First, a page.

Currently, the sketch environment doesn’t contain any tools for creating text objects, so I had to draw my 1 & 2 manually. In that respect I couldn’t reasonably recreate the embossing typically found on the face of dice. I really couldn’t be bothered trying to sketch out each number. It was upon zooming this close to my model, that I discovered an issue with the way the selections work when applying selections (I haven’t provided this feedback to Onshape yet). To select multiple sketch objects, you don’t have to hold down CTRL or SHIFT, you can just keep clicking. You can click a second time to deselect objects, but to completely reset the selections, you have to click on the graphics window background. That is fine if you aren’t zoomed right in. It’s not a major, but I found it threw me a few times and found it awkward to work around.

Part Modelling

Onshape dice closup - part ribbon

At first glance it seems like most of the modelling tools you would need are in the part environment. There are quite a few, but the immediate one I found to be missing while starting to create this dice, was a boundary patch command. I couldn’t find a way to create a flat surface other than extruding one. I worked around it by starting the model with an oversized lump, then hacking it up with work planes, splitting the solid into two bodies and deleting the orphaned body. Boundary patches are essential in CAD modelling, so I have no doubt they won’t be far away. It is still the first day of the beta after all.

There were a lot of work planes to create for this model… about 12 funnily enough. But the process, although repetitive, was a breeze. Onshape have done a good job with the user experience when creating work planes.

Onshape ChamferOne of my favourite modelling features so far, is the ability to select faces within the Chamfer tool. Inventor and Fusion require the user to select the edges they want chamfered. Onshape’s pedigree is showing through here, since Solidworks allows face selections for chamfers and fillets also. This will save a tonne of time eventually.

Beyond this I haven’t explored the modelling tools any further yet. But it is clear they are currently very limited, which you may be surprised to hear having already read popular press covering Onshape in the last 24 hours.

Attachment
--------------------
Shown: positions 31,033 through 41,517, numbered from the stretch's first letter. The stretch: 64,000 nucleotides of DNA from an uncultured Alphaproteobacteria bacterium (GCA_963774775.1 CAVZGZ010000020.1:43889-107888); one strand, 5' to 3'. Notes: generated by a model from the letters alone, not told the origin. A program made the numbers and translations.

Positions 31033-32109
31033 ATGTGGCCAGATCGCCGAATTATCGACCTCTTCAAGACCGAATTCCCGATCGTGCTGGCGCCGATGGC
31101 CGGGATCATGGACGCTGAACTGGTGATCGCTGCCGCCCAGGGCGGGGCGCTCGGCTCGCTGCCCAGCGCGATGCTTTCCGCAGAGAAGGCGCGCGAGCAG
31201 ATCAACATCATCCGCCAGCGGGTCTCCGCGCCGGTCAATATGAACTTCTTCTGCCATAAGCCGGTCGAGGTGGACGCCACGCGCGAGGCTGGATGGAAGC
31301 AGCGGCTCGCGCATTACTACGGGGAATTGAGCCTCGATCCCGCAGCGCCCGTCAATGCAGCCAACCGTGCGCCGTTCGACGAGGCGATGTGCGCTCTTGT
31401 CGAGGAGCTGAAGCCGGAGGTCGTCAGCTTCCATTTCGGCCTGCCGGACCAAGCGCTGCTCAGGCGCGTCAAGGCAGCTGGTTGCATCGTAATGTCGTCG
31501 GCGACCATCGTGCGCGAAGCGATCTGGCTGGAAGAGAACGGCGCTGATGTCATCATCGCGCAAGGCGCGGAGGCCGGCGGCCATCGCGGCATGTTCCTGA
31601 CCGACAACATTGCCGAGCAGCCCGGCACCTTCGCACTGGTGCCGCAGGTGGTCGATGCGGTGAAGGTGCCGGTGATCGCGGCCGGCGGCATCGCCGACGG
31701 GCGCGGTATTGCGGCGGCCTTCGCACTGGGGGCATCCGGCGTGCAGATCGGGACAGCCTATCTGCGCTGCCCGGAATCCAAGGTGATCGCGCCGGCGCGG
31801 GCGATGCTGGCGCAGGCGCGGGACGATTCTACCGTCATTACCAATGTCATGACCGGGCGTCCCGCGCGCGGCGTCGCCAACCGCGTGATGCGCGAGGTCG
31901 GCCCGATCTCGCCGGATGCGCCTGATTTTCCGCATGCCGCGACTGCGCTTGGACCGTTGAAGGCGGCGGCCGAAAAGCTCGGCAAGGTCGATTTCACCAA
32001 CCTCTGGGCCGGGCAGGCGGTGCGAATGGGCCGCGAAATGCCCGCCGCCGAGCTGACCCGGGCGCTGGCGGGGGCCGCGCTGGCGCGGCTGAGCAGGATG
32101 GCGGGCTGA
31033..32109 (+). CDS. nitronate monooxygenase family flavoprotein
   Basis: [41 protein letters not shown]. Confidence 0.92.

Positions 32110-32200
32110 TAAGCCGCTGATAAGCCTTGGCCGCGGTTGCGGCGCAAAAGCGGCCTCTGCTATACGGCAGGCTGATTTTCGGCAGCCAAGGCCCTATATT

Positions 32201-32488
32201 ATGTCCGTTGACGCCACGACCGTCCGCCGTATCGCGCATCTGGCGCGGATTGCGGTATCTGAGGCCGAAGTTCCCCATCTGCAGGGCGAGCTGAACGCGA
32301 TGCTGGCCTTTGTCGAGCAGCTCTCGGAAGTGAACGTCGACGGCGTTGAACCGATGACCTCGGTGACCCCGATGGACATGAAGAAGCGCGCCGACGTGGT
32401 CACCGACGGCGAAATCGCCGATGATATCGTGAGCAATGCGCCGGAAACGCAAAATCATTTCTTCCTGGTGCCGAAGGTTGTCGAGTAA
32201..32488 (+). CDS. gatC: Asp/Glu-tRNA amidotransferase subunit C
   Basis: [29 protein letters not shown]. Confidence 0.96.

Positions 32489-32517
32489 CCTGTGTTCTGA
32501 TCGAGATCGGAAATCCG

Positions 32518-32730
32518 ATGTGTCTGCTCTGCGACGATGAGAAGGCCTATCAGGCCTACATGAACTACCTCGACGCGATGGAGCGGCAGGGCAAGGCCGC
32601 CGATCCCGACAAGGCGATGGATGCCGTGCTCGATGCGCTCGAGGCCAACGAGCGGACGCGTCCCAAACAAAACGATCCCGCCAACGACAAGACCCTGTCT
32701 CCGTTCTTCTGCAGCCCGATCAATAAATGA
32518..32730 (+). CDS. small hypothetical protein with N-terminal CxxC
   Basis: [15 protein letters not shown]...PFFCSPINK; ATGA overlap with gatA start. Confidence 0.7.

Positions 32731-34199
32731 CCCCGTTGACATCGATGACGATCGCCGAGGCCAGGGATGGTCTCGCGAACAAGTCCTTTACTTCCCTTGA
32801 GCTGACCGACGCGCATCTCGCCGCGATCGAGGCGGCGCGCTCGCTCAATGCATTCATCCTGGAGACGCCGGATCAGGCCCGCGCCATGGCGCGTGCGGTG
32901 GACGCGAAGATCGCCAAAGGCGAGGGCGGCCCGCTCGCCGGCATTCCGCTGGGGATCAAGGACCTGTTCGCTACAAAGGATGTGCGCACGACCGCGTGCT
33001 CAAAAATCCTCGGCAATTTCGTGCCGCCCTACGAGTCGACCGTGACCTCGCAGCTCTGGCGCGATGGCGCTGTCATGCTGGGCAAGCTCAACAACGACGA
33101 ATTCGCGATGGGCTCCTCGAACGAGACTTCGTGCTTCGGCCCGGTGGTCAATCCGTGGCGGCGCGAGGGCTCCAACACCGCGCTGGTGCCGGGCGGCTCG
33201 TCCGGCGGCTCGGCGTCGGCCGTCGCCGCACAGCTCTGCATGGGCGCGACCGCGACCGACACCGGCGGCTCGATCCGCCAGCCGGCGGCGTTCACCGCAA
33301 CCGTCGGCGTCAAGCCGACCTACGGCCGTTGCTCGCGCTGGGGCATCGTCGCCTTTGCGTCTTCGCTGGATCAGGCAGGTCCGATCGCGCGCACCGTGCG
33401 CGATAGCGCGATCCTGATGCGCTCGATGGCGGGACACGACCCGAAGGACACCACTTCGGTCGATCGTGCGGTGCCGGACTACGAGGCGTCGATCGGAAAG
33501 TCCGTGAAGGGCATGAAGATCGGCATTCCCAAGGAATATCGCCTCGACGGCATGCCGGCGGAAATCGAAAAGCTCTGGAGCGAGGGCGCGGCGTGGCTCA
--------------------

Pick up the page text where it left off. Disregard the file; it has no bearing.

Onshape Sample Assembly

The assembly environment is an area where I need to spend some time, but I was curious about some of the samples. I quite liked the look of this cute little fan mechanism, upon opening I fondled it somewhat, only to find it doesn’t work. The components are all Mated into position, but none of them interact with one another (i.e: the gears don’t work). Clearly this is an area which will be improved.

But what surprised me about this particular assembly was the lack of edge smoothing being applied to the blue ring. Graphics of that quality are not acceptable by many in desktop products. Again I have no doubt this will be something the Onshape team will be keen to work on.

Onshape MatesI have of course watched the assembly tutorial videos to see what it’s all about. I was pleased to see Onshape’s Mates are very similar to the Joints found in Autodesk Inventor and Fusion. This approach is far more user & simulation friendly than the old skool Mates found in Solidworks and Constraints found in Inventor. In addition to being able to create Mates between placed components, you can create some additional design intelligence by applying Mate Connectors to your components prior to them getting anywhere near being used in an assembly. These in turn speed up the placement of the components and avoids repeated application of the same Mates in future assemblies.


Onshape Browser Based Errors

Earlier on today and late last night (just prior to the beta going live), I noticed a significant performance drop off from what I had been used to with Onshape. I had to continually reload the page whenever I opened a new document. The Onshape team were very responsive with respect to dealing with the issue, as evidenced with this tweet from John Rousseau: